and investment from China to Nepal.
In March 2016, Prime Minister KP Oli visited Beijing,
where the two countries signed a series of bilateral
agreements. One important such was giving Nepal access
to Chinese ports, which was expected to reduce Nepal's
dependence on India for trade with the outside world. In
the same year, bilateral trade with China increased by
In April 2017, China and Nepal conducted their first
joint military exercise. A month later, the countries
signed the framework for Nepal's participation in
China's huge infrastructure initiative, the new Belt and
Road Initiative. As part of this, a new freight railroad
has been built between Guangdong in southeastern China
and Kathmandu, via Xigaze in Tibet.
Cooperation between the two countries was further
strengthened when Chinese President Xi Jinping visited
Nepal in October 2019, the first Chinese state visit in
23 years in the country. Xi then pledged nearly half a
billion dollars more in financial aid, between 2020 and
2022, to "raise the standard of living of the Nepalese".
A decision was made to build a new railway and a tunnel
across the Sino-Nepalese border. Collaboration
agreements on hydropower, security, trade and education
were also signed.
Relations with Bhutan have been strained since the
1990s, when about 100,000 Bhutanese of Nepalese origin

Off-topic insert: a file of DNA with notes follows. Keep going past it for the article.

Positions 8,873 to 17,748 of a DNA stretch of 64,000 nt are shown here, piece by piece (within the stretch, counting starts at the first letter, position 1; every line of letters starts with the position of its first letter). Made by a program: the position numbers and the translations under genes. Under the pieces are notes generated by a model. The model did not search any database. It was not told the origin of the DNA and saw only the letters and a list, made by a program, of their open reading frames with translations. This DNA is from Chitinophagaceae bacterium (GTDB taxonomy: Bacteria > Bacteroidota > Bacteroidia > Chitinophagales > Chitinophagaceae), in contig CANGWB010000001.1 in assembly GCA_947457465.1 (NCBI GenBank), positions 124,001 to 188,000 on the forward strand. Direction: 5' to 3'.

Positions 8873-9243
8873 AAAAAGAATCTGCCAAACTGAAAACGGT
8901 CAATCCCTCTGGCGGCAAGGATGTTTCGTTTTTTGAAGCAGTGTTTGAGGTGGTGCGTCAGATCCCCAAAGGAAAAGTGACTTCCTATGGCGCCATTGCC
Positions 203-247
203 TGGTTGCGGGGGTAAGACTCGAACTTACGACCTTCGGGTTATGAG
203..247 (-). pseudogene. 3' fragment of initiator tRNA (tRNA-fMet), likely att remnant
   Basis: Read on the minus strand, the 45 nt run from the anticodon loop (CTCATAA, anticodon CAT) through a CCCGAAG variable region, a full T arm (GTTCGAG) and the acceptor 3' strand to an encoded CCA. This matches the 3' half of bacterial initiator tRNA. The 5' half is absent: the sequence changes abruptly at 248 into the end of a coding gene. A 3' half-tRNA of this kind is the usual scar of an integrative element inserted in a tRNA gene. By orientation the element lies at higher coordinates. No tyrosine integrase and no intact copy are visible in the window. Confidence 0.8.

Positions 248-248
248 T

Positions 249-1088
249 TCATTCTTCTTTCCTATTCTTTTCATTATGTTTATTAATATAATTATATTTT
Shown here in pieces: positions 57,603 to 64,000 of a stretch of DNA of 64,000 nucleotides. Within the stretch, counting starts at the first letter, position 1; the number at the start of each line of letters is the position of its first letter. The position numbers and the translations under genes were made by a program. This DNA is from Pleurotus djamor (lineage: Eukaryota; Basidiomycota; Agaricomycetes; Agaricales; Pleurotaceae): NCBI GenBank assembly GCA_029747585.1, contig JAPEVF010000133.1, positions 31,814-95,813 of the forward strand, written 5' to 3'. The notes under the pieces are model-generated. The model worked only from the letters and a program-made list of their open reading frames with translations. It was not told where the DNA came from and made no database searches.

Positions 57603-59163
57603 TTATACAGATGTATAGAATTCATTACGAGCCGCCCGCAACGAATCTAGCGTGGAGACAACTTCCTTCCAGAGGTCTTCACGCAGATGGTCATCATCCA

fled persecution to Nepal. The refugees were placed in
UN-supported camps and were not allowed to settle in
Nepal. Under the auspices of the UN, the majority of
refugees have been relocated to western countries,
primarily the United States, but at the beginning of
2018, approximately 8,500 were still in two camps.
With Bangladesh, Nepal is cooperating on the
availability of water in the rivers that flow from the
Himalayas to the Gulf of Bengal. Bangladesh invests in
Nepalese hydroelectric power to buy electricity from it.
Nepal may also use Bangladeshi ports for its foreign
Nepal has been a member of the UN since 1955. The
country was a founding member of the regional
cooperation organization Saarc (South Asian Association
for Regional Cooperation), which is headquartered in
Kathmandu. The Saarland countries have signed the Safta
(South Asian Free Trade Area) Free Trade Agreement.
Nepal is also part of another regional cooperation
organization, Bimstec (Bay of Bengal Initiative for
Multi-Sectoral Technical and Economic Cooperation).
Nepal's army consists of professional soldiers. They
are usually hired for ten years and receive the same
salary as government officials, which attracts many.
Since the 19th century, Nepalese Cucumber soldiers (see
Population and Languages) have been recruited to foreign
armies, especially in India and the United Kingdom. In
total, there are tens of thousands of Nepalese in
foreign service. Nepal is also one of the most diligent
participants in UN peacekeeping efforts.
During the Civil War, the defense was heavily
equipped. After the war, the task was to wrestle the
army and at the same time incorporate parts of the armed
forces of the Maoist guerrillas. Both the army and the
former guerrillas were monitored by the UN until January
2011 when the Nepalese government decided not to extend
the mandate of the UN mission.
FACTS - DEFENSE
96 600 men (2017)
Military expenditure's share of GDP
1.6 percent (2017)
Military spending's share of the state budget
5.8 percent (2017)